Chumash Rock Art, Santa Barbara County

chumash-pictograph-rock-art-santa-barbara-californiaThese Chumash paintings show little wear from the elements over the last several decades.

They are presented here without alteration, but for a slight intensification of the existing natural color.

They measure roughly about twelve inches in length.


The pictographs are located near the top of a canyon on an outcrop amid rolling hills of chaparral and a short walk from a miniature gorge.

Here in the serpentine meander, deeply carved through the sandstone bedrock by the seasonal flow of water, several pools hold for remarkably long periods of time, even through years of drought when the surrounding region atop the mountain is mostly dry.

Looking over the land it is not hard to see its attraction to those that came before and why it was a choice location to paint.

There are a number of other pictographs adjacent the panel featured in the first photo, including some found in the alcove shown above which also contains incised markings on the floor.


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6 Responses to Chumash Rock Art, Santa Barbara County

  1. Lila Henry says:

    Thanks! Always love to see the pictographs from the Ancestors.

  2. says:

    Thanks so much for this blog, Jack. BTW: I live over the other side of Old Man Mountain from S.B. There are a few acorn grinding hole sites in the close area. They are interesting. Another very interesting but out of situ birthing rock at the Ojai Valley Museum. It is shaped like a mini Carrizo Plain Painted Rock and rife with cupules. Let me know if you’re interested in coming over some time, I’d like to know your thoughts about this area.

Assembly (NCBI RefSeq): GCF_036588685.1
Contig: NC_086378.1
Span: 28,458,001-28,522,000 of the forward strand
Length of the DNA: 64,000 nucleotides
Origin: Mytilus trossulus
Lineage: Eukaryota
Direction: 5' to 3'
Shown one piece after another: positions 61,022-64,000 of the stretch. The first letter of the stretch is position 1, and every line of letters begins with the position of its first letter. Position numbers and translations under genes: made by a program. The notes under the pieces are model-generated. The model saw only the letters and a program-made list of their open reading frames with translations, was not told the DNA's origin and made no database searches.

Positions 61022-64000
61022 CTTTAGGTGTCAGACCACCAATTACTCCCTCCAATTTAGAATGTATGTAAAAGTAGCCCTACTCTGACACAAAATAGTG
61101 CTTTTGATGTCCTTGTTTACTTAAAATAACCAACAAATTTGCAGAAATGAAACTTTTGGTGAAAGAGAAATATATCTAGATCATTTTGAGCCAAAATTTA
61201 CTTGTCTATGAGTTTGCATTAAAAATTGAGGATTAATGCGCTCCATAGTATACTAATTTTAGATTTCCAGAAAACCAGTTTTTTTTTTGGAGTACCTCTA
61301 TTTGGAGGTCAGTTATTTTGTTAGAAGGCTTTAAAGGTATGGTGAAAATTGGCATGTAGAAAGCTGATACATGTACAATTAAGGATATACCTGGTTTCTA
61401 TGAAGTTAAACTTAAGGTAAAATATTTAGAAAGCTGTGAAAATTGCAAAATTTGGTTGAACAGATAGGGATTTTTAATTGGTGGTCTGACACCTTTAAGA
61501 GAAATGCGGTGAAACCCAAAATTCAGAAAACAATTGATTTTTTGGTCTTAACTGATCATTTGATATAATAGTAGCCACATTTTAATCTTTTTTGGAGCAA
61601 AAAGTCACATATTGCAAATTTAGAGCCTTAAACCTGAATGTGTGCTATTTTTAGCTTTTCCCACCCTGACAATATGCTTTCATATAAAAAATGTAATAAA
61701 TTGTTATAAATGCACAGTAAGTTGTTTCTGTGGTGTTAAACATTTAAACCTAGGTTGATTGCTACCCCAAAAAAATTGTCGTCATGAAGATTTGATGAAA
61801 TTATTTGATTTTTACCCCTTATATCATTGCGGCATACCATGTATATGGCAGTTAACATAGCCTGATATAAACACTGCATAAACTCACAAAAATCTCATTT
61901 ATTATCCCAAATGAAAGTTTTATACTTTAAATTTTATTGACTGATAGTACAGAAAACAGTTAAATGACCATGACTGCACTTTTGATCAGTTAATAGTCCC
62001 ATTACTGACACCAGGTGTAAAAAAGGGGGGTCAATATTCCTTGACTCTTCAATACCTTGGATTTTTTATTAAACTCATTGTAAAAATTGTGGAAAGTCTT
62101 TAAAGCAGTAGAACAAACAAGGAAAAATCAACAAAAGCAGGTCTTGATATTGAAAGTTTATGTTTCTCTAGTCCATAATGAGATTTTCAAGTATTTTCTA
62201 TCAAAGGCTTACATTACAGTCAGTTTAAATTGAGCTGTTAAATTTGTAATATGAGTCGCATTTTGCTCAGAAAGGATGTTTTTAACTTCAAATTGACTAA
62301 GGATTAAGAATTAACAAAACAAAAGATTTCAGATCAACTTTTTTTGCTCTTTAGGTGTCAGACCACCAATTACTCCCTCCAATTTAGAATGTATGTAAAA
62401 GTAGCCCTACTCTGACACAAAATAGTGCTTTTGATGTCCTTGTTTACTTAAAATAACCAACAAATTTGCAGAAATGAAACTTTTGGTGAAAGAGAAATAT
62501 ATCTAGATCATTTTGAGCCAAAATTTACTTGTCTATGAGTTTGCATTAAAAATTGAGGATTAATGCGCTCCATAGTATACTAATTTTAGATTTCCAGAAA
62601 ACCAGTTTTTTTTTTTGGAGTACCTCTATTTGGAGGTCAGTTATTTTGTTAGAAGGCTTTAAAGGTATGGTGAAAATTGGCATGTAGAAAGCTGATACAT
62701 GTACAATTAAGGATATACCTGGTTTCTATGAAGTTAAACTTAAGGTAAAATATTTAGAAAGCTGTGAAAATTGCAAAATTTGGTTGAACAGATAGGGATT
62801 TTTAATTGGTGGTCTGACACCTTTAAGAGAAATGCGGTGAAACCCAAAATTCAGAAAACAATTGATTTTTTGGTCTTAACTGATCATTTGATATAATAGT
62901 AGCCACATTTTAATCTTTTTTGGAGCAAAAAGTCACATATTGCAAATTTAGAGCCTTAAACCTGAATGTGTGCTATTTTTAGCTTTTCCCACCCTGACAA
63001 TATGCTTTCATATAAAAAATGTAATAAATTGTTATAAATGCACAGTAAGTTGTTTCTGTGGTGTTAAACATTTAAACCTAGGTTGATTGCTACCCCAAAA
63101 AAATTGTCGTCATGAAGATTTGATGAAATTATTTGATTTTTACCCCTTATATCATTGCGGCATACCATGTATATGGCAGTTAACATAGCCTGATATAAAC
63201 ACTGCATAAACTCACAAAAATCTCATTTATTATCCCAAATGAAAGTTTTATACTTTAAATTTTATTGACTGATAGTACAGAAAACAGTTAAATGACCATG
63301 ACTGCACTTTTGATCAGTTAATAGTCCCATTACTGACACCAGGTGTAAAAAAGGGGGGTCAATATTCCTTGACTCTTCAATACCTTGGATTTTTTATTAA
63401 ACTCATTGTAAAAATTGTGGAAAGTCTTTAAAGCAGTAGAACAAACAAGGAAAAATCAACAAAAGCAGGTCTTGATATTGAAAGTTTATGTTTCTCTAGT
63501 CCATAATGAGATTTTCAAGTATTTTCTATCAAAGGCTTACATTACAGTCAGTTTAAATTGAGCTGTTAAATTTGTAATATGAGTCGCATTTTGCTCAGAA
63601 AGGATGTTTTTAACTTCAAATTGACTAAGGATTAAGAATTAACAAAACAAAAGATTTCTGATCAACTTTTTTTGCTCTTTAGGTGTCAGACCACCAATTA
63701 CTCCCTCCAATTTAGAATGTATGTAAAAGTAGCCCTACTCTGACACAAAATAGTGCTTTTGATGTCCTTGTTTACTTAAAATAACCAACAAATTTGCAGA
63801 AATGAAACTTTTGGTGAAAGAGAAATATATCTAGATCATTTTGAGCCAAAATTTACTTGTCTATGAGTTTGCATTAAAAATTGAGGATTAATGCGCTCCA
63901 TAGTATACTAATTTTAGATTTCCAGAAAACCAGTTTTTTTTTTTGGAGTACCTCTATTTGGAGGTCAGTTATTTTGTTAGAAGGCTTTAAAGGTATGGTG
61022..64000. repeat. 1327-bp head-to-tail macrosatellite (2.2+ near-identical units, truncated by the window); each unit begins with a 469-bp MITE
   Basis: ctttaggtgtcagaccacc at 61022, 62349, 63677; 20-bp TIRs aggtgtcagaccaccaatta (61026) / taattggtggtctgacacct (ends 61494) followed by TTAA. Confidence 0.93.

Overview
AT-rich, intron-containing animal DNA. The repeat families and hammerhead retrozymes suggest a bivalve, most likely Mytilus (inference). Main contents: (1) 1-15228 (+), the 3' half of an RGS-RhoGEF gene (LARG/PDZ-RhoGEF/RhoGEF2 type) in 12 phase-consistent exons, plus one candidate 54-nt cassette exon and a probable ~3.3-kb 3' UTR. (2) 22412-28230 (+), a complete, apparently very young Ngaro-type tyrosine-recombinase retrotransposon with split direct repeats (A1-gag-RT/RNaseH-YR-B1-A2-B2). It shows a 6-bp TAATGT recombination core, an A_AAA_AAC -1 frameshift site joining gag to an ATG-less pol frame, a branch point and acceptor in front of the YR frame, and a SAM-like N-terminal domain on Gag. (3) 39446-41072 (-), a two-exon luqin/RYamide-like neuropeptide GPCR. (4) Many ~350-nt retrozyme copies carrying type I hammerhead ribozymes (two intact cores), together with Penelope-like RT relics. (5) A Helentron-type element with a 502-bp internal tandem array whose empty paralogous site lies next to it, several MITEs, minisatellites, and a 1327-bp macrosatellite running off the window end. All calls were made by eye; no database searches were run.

• Jack Elliott says:

      Thanks, Ted. I haven’t been to the Ojai museum in a long time. I’ll have to go back sometime; I don’t recall seeing that stone you mention. Thanks for the invite. I always enjoy seeing and discussing these things. Maybe sometime I venture down to your neck of the woods for a chat.

  3. Greg says:

    I love that frog/salamander/humanoid figure, and all the variations on it. At first I thought the cave was ********. I guess that’s a testament to the similarity of these caves, and the processes that created them (and the Chumash in selecting them). P.S. Just ran across this educational film on Chumash rock art:

    • Jack Elliott says:

      Hey Greg. Regarding your comment about similarity, this site is not far from the cave you mentioned. I edited the name you noted because I thought it was too revealing, as it could be quickly Googled and its location found.

      Thanks for stopping by.

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